Turn to Tara: New housing scam in tri-state area involves hijacked ads, phantom rentals, FTC says
Renters beware! Scammers across the tri-state are now offering up listings that don't really exist.
Officials are warning anyone in the market for a new home or apartment rental that there is new housing scam sweeping the tri-state that involves hijacked ads and phantom rentals.
The Turn to Tara team has uncovered some simple tips on how to tell when a deal is too good to be true!
“There's been a really tight market and scammers follow the headlines. You know they're after your money. They're after your personal information,” warns Colleen Tressler, of the Federal Trade Commission.
Tressler, a consumer education specialist in the Division of Consumer and Business Education, recently gave us the 411 on the dramatic spike in apartment scams across the tri-state -- many of them, involving bad actors taking over legitimate rental listings.
The scammers copy the pictures and descriptions of an online rental listing. Replace the agent's contact information with their own and post the phony ads on a new site. So, if you call or email about the rental, you'll reach a scammer who may take your money for an application fee deposit or first month's rent.
Then the scammer disappears, and you're left with no place to move into. And you might not even find out it's a scam until you show up at the door of what you think is your new home.
Tressler says the growing scam is playing out across New York, New Jersey, and Connecticut. “When you ask to see the rental, the scammer posing as the owner might claim to be out of the country or give another excuse for not showing the property. They'll probably try to rush you into a quick decision and might tell you to send money by wire transfer gift card or even cryptocurrency to pay things like again your application fee deposit or first month's rent. The fake owner promises to get you the keys right away- except after you pay, the person you've been dealing with will disappear with all your money.”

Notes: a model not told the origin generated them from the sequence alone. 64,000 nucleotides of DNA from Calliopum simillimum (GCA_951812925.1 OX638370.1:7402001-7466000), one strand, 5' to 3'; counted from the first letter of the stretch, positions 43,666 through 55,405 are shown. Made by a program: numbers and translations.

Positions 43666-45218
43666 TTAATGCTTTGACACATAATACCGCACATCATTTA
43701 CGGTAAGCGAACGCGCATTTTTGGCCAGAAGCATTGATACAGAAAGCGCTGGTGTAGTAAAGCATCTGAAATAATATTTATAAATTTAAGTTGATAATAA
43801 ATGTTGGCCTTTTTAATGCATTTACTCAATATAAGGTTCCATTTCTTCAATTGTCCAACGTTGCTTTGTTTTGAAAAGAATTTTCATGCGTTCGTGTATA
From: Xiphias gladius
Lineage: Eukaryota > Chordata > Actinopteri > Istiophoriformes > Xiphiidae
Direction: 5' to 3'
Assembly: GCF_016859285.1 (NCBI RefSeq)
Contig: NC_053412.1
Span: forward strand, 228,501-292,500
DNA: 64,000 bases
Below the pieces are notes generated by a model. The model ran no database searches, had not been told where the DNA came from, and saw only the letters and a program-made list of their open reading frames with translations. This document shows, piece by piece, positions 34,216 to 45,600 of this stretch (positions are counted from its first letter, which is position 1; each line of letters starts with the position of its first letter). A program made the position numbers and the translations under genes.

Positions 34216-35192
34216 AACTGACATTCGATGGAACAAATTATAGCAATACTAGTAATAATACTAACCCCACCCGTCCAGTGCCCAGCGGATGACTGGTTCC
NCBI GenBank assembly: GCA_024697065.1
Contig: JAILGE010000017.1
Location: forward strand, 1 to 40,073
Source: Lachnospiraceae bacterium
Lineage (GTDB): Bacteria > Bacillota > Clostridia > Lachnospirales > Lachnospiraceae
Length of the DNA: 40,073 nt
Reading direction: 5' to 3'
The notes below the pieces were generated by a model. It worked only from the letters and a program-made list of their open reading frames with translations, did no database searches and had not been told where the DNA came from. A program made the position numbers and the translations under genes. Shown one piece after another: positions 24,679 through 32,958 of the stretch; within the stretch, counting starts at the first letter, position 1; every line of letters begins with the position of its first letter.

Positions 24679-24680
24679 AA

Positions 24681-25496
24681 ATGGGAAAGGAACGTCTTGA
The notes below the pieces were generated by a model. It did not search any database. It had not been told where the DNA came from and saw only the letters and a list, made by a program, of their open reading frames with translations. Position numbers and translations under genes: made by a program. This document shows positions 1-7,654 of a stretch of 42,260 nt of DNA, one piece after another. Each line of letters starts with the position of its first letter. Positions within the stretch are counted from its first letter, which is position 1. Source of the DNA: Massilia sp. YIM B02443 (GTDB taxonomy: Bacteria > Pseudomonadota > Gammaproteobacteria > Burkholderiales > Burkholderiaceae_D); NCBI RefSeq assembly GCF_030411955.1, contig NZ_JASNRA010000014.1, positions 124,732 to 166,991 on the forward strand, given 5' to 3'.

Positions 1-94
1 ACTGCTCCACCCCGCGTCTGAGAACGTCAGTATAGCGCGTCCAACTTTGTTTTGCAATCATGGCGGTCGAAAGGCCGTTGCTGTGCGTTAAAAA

So how can protect yourself from these phantom listings?
“So, when you start looking at an ad for a place you're interested in, search online for the rental’s locations address, along with the name of the property owner, or the rental company. If other ads come up for the same address, but with a different owner or rental company name that's a sign of a scam. And you also want to look for the name of the rental company and search the rental company's website. yourself to see if the property is listed there. If it isn't, the ad you found may be a scam. Remember that anyone who tells you to send money by wire transfer, gift card or cryptocurrency is a scammer,” Tressler says.
You should also be on the lookout for ads with spelling and grammatical errors or listing that overuse capital letters.
And, if you decide to move forward, consider paying with a credit card. That way if you have a problem, you can dispute the transaction directly with your credit card issuer.
As for those of you who think you might have been scammed already, Tressler says it’s important to speak up and report it to your local law enforcement agency --- along with the website where the ad was posted.
The FTC also wants to hear about it. You can log on to their online portal at fraud.ftc.gov, your report will go into a database that's used by law enforcement across the country
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